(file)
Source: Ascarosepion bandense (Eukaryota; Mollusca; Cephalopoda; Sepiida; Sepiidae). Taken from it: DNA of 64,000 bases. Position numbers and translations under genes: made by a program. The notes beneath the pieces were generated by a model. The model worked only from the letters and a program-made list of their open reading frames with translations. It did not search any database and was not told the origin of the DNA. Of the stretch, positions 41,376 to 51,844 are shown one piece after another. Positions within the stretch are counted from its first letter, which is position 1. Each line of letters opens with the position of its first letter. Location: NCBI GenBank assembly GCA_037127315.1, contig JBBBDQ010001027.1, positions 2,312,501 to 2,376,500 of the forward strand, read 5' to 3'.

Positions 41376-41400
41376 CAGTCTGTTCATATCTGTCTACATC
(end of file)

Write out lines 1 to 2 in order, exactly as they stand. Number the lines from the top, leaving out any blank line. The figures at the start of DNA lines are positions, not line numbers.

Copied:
Source: Ascarosepion bandense (Eukaryota; Mollusca; Cephalopoda; Sepiida; Sepiidae). Taken from it: DNA of 64,000 bases. Position numbers and translations under genes: made by a program. The notes beneath the pieces were generated by a model. The model worked only from the letters and a program-made list of their open reading frames with translations. It did not search any database and was not told the origin of the DNA. Of the stretch, positions 41,376 to 51,844 are shown one piece after another. Positions within the stretch are counted from its first letter, which is position 1. Each line of letters opens with the position of its first letter. Location: NCBI GenBank assembly GCA_037127315.1, contig JBBBDQ010001027.1, positions 2,312,501 to 2,376,500 of the forward strand, read 5' to 3'.

Positions 41376-41400